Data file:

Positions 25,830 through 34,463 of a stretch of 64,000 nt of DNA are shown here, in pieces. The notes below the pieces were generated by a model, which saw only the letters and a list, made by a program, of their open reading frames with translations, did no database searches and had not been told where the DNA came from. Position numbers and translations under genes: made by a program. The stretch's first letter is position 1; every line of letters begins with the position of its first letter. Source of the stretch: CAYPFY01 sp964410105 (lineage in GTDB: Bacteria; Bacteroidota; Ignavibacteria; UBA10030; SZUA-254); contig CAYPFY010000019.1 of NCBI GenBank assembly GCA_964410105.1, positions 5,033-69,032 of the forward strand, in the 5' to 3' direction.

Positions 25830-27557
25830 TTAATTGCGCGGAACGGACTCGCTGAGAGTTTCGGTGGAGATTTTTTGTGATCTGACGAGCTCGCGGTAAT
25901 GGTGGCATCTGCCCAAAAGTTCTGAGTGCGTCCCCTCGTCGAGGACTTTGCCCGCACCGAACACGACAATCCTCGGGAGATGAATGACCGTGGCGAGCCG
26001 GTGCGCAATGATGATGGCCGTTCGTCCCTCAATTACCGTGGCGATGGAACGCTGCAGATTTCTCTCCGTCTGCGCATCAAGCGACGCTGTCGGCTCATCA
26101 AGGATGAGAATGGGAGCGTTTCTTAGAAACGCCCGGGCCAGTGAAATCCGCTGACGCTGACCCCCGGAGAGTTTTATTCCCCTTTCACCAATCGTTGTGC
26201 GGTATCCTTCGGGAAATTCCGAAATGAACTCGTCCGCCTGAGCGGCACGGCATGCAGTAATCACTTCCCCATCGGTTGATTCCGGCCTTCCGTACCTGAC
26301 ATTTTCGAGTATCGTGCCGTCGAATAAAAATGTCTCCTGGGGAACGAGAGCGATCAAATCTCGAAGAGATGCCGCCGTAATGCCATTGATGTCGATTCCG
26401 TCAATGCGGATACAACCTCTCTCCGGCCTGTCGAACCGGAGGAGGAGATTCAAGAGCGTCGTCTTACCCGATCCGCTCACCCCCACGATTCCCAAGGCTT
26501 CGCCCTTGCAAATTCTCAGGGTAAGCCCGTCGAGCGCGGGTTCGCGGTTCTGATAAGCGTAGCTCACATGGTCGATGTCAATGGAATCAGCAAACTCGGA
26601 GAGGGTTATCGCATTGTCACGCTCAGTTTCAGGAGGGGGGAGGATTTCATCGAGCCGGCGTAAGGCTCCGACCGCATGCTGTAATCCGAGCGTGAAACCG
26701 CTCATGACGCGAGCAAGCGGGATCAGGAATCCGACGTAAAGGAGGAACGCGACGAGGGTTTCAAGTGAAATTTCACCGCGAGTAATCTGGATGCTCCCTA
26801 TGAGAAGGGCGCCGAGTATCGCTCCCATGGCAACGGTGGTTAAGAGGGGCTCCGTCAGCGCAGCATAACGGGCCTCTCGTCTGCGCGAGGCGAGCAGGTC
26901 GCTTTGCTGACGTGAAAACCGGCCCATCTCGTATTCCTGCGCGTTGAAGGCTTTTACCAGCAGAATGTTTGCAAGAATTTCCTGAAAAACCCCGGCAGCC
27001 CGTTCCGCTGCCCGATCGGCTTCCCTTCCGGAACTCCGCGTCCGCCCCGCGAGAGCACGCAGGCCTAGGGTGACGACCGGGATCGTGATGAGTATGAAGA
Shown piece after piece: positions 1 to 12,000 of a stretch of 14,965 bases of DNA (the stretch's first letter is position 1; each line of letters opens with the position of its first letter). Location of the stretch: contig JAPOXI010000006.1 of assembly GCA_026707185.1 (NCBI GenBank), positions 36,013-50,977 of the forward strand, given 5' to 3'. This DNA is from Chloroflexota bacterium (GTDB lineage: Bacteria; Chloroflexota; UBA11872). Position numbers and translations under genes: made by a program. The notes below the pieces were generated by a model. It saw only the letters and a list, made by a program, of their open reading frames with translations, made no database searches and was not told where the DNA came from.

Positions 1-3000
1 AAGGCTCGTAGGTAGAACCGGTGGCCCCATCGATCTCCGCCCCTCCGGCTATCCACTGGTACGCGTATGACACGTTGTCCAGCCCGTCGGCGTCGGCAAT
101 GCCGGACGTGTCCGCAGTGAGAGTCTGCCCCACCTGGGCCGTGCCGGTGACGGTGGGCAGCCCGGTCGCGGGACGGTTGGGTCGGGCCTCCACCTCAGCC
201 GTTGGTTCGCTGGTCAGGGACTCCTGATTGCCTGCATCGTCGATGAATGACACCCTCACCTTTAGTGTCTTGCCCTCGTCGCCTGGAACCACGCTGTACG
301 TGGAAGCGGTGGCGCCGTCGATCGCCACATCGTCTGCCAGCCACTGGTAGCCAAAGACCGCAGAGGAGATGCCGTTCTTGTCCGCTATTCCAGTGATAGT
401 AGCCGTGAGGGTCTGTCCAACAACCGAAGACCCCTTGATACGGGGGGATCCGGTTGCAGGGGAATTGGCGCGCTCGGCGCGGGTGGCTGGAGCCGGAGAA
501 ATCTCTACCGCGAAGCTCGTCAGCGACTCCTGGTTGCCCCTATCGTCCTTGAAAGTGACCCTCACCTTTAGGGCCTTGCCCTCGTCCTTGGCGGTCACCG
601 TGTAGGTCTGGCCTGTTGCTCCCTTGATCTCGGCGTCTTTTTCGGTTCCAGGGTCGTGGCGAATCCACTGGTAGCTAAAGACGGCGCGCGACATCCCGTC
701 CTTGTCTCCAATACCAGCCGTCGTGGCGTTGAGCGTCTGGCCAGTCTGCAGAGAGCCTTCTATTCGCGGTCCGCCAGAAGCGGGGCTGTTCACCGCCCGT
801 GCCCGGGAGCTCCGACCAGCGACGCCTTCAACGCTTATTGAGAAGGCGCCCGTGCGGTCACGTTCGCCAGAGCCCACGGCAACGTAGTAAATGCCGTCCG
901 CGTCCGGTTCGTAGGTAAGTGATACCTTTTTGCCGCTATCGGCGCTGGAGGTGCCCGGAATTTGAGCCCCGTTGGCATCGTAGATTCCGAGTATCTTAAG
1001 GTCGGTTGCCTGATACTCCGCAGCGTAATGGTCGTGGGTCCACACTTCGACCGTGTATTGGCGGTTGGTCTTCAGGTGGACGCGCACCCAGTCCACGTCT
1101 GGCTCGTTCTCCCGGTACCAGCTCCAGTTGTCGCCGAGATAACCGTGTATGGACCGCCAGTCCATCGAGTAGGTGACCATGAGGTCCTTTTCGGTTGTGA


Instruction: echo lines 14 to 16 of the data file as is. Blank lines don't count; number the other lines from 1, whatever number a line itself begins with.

26901 GCTTTGCTGACGTGAAAACCGGCCCATCTCGTATTCCTGCGCGTTGAAGGCTTTTACCAGCAGAATGTTTGCAAGAATTTCCTGAAAAACCCCGGCAGCC
27001 CGTTCCGCTGCCCGATCGGCTTCCCTTCCGGAACTCCGCGTCCGCCCCGCGAGAGCACGCAGGCCTAGGGTGACGACCGGGATCGTGATGAGTATGAAGA
Shown piece after piece: positions 1 to 12,000 of a stretch of 14,965 bases of DNA (the stretch's first letter is position 1; each line of letters opens with the position of its first letter). Location of the stretch: contig JAPOXI010000006.1 of assembly GCA_026707185.1 (NCBI GenBank), positions 36,013-50,977 of the forward strand, given 5' to 3'. This DNA is from Chloroflexota bacterium (GTDB lineage: Bacteria; Chloroflexota; UBA11872). Position numbers and translations under genes: made by a program. The notes below the pieces were generated by a model. It saw only the letters and a list, made by a program, of their open reading frames with translations, made no database searches and was not told where the DNA came from.